Actionable metrics for engineering leaders.
Continuous Delivery is the ability to ship code quickly, safely, and consistently, and it’s a necessity for teams that wish to remain innovative and competitive. It’s focused on delivering value to the user and starting that feedback loop early — the ideal state of Continuous Delivery is one in which your code is always ready to be deployed.
Many engineering leaders think of CD as a workflow and focus on the tooling and processes necessary to keep code moving from commit to deploy.
But CD is more than just a process — it’s a culture. To effectively practice CD, you need to:
With the right culture in place, your team will be better positioned to get their code into production quickly and safely, over and over again.
Processes fail when developers don’t understand their rationale. They may follow them in a nominal way, but they’ll have a hard time making judgment calls when they don’t know the underlying principles, and they may simply bend the processes to fit their preferred way of working.
Code Climate’s VP of Engineering, Ale Paredes, recommends starting with context over process. Explain why you want to implement CD, reminding your team members that new processes are designed to remove bottlenecks, facilitate collaboration, and help your team grow. As they get code into production faster, they’ll also get feedback faster, allowing them to keep improving their skills and their code.
Then, you can set concrete, data-based goals that will allow you to track the impact of new processes. Not only will your team members understand the theoretical value of CD, meeting these new goals will help prove that it works.
Ale warns that when an individual developer isn’t bought into the idea of CD, they’ll “try to hack the system,” doing things the way they want to, while working to superficially meet your requirements. This may seem like it accomplishes the same goal, but it’s not sustainable — it’s always counterproductive for a team member to be working against your processes, whether those processes are designed to promote CD or not.
She recommends using 1-on-1s to get a sense of what motivates someone. Then, you’ll be able to demonstrate how CD can help support their goals. Let’s say a developer is most excited about solving technical challenges. You might want to highlight that practicing CD will allow them to take end-to-end ownership of a project: they can build something, deploy it, and see if it works when they’re shipping small units of work more frequently. If another team member is motivated by customer feedback, you can remind them that they’ll be getting their work into customers’ hands even more quickly with CD.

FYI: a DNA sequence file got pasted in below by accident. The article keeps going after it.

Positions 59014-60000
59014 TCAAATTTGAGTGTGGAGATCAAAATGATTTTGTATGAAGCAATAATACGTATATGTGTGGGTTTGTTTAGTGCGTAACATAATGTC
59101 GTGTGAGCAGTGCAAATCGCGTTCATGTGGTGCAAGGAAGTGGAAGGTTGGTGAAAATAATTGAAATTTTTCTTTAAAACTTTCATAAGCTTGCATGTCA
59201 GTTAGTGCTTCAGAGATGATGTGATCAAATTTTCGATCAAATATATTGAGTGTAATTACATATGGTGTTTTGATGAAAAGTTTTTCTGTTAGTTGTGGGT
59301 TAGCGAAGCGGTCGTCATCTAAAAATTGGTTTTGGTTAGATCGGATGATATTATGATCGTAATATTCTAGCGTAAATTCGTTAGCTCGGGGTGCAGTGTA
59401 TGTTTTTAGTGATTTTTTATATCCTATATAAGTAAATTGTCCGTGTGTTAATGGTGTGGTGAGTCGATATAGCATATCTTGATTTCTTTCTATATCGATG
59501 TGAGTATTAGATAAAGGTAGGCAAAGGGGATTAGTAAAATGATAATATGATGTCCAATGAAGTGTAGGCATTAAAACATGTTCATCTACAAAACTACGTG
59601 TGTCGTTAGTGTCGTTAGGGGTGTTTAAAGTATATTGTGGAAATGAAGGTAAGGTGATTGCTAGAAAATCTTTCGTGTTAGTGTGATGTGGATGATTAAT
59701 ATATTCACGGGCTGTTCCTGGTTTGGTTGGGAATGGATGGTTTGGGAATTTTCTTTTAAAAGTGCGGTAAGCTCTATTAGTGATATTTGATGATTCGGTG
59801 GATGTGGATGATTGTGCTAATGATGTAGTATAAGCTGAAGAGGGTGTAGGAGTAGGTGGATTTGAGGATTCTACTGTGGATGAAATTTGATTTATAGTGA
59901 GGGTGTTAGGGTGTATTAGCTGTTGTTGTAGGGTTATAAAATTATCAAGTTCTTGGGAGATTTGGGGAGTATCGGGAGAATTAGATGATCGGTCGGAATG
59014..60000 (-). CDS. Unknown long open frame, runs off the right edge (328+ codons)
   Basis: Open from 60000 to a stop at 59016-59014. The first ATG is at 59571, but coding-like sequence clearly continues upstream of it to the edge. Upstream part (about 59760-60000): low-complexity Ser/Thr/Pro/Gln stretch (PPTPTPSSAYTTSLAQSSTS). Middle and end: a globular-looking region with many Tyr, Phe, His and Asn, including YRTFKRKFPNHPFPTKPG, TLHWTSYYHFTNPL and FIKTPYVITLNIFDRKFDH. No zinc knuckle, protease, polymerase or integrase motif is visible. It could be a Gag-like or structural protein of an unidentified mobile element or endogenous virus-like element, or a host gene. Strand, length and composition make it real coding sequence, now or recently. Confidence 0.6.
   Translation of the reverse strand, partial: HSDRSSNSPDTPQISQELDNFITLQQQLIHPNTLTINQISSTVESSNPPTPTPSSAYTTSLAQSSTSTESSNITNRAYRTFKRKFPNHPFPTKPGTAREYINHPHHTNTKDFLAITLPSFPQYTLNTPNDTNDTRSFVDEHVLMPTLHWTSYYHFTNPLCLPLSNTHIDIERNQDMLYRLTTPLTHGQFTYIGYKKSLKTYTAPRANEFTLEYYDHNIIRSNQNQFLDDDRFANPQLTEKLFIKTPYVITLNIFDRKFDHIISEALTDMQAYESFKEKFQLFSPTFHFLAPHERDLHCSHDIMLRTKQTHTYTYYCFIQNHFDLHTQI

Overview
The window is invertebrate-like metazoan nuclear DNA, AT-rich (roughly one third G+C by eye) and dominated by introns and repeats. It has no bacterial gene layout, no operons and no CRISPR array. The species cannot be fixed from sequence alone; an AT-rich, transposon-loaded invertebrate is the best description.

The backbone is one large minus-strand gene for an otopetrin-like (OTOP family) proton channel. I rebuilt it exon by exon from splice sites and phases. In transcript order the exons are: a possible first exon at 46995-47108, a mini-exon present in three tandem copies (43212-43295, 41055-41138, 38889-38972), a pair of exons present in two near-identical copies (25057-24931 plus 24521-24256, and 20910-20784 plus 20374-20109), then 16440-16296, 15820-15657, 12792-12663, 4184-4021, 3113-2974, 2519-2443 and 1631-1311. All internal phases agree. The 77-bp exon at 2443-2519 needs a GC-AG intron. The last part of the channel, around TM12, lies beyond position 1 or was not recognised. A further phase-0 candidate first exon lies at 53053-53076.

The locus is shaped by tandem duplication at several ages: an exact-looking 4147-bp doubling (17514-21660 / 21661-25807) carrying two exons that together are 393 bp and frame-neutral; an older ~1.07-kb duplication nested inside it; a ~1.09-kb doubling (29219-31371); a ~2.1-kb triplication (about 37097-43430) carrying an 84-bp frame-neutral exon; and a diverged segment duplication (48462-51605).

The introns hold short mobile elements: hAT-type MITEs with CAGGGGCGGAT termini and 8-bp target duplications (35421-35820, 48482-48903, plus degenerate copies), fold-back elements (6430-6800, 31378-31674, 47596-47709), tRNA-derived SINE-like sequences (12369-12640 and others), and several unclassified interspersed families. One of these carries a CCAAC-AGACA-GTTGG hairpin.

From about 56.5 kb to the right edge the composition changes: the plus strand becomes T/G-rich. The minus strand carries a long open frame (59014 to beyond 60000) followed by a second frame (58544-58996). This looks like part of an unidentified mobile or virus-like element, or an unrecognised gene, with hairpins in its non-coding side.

Once your team is bought into the idea of Continuous Delivery, you’ll need to take things a step further. To create the conditions in which CD can thrive, you’ll need to create a blameless culture.
In a blameless culture, broken processes are identified so that they can be improved, rather than to levy consequences. It’s essential that team members feel safe flagging broken processes without worrying that they’ll be penalized for doing so or that they’re singling out a peer for punishment.
A leader can help establish that blamelessness in the way they communicate with their team members. Ale’s rules for incident postmortems clearly state that there is no blame. Names aren’t used when discussing incidents or writing incident reports because the understanding is that anyone could have made the same mistake.
Fostering the right culture on your team is essential to effectively implementing Continuous Delivery, but it’s not enough. CD also requires support from the top. If your company is looking for big, splashy releases every quarter, Continuous Delivery will be a tough sell. Frequent, incremental changes are almost fundamentally at odds with the roadmap that the organization will set out for engineering, and how it will measure success.
To bring Continuous Delivery to an organization like this one, you’ll benefit from applying one of the core principles of CD: incremental change. You won’t be able to drive a seismic shift in one push. Instead, you might try Ale’s strategy and look for ways to introduce small changes so you can start proving the value of CD. For example, you might try automating deployments, which should cut back on incidences of human error and free up developer bandwidth for writing new code.
The Virtuous Circle
Process may start you on your way to Continuous Delivery, but you won’t get far. Pair those processes with a culture of CD, and you just might reach the Virtuous Circle of Software Delivery — the point at which each improvement yields benefits that motivate developers to keep improving.
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